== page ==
“I know.”
“I want you to come with us.”
Her heart started pounding just at the mention of going home. “I can’t do that, Phil.”
“I know your parents hurt you,” he said softly, “but Harry cares about you. He wants to make things better. For all of us.”
She looked at him and scoffed. “Are they so bad now, Phil? Really? Jess is happy. She’s settled. We have a nice little life, don’t you think?”
He nodded. “For now. But reality will crash in on us sometime. When I was a kid, all I needed was food and shelter. Jess needs medicines and special care that you can’t get in exchange for a mural, Mom. I have to put her first, and if that means taking a job where I’ll have insurance and job security, then I need to do that. Besides all that, I spent my entire life fantasizing about my father. I have the real thing now, and he seems like a good guy.”
She focused on putting her brush down. “He is a good guy. He always was.”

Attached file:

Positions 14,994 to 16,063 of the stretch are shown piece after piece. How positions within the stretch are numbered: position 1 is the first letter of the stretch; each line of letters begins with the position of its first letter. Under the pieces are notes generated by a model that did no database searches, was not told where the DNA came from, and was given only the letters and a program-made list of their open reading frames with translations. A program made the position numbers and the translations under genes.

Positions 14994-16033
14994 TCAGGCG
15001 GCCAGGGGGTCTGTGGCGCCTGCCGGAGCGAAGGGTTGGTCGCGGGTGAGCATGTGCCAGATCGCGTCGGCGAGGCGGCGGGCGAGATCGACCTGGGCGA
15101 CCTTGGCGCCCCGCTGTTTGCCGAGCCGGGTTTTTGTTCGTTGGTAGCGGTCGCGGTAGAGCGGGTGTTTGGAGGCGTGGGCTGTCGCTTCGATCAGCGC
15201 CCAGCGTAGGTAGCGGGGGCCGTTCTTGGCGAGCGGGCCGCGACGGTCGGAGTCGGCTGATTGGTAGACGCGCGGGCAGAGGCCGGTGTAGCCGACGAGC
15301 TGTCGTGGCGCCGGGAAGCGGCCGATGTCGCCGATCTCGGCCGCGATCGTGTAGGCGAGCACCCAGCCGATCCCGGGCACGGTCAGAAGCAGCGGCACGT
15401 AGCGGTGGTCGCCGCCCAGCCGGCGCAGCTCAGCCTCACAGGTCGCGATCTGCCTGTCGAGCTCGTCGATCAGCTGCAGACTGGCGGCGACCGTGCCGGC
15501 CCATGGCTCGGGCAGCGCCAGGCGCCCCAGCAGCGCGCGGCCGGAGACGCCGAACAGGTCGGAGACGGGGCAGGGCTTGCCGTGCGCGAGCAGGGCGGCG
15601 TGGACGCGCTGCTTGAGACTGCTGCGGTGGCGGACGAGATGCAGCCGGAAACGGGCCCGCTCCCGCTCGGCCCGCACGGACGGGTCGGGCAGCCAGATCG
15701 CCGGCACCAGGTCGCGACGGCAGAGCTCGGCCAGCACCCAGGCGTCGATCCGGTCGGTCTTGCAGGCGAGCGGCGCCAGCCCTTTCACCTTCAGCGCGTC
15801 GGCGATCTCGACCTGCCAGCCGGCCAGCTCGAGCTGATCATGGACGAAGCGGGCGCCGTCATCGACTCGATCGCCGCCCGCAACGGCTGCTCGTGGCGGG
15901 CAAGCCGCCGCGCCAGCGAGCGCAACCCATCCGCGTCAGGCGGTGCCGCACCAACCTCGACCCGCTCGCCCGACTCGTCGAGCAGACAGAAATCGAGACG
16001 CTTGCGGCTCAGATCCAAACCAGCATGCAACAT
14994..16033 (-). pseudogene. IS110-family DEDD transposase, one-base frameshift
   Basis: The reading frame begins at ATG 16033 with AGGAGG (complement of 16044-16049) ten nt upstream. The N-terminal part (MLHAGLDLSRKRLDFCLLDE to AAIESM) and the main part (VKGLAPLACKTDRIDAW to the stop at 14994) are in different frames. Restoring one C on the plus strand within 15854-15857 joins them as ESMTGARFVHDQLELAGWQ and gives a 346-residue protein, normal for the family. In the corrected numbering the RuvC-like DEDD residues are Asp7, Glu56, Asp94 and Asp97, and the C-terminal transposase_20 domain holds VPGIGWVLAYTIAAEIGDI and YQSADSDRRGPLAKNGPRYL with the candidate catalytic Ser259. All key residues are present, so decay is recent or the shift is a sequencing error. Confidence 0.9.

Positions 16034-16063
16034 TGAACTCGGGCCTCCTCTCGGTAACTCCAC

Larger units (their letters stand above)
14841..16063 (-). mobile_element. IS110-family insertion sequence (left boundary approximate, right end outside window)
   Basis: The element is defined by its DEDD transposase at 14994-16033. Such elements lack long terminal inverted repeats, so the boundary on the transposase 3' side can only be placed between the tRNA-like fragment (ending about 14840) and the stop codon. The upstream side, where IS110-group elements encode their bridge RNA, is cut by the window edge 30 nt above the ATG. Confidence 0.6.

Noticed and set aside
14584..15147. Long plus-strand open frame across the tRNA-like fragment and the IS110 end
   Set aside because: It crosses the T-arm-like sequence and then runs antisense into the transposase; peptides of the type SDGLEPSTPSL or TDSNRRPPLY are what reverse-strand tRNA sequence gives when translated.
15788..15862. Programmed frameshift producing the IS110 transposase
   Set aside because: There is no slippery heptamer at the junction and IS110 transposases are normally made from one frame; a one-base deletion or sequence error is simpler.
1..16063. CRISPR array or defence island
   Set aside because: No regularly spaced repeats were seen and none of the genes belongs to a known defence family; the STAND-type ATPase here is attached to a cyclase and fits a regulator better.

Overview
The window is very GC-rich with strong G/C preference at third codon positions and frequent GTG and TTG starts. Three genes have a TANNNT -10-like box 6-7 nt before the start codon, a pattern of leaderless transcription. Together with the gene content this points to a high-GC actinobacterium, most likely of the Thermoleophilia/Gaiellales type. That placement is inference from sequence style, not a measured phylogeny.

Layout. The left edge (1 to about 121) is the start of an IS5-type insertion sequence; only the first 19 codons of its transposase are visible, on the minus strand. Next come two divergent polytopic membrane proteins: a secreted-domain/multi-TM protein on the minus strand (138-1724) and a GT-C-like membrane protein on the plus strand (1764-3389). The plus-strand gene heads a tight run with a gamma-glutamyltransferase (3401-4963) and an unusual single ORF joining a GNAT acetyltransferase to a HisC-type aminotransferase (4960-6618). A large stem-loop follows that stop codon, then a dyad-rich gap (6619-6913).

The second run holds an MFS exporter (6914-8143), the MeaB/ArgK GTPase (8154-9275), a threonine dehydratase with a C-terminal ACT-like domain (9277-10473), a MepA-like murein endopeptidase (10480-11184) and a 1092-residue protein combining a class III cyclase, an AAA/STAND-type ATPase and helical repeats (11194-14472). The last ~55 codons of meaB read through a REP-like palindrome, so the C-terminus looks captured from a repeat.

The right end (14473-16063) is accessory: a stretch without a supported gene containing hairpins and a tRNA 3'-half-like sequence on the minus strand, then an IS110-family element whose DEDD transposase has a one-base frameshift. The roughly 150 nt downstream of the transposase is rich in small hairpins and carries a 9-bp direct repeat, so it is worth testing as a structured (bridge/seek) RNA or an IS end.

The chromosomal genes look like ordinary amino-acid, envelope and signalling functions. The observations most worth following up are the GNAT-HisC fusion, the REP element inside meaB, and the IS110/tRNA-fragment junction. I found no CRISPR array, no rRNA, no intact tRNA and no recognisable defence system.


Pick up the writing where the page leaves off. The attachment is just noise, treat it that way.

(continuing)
“He was just a kid, but I think he would have done what he said and given up school to be there for us. Don’t you?”
“Yes. I think he would have. And I think he would have grown to resent me for holding him back. I think he would have tried to squeeze me into a mold, and I would have started to hate him. I think we would have had a miserable marriage, an ugly divorce, and you still would have grown up blaming me for not having the life you wanted.”
Phil sighed. “I don’t… Okay, I do blame you, but I also know you did the best you could given the circumstances. But the circumstances have changed now, and Harry deserves the opportunity that was taken from him. He wants to help us out. I think we should let him. Now is the perfect time. Jess is on summer break. She’ll have time to adjust before school starts. We’ll all have time to adjust.” Leaning forward, he put a kiss on her head and handed her an envelope. “He asked me to give this to you.”
He left her sitting in her little room, holding a coffee mug and staring at her name scrawled in black ink. Setting her mug down, she gently tore the envelope open and pulled out several folded sheets of notepad-sized paper with a hotel logo at the top.
Dear Kara,
I cannot begin to express how sorry I am for not responding to your letters sooner. Though I can’t make up for the years you spent waiting, I hope you will accept this delayed reply as the answer you were hoping for.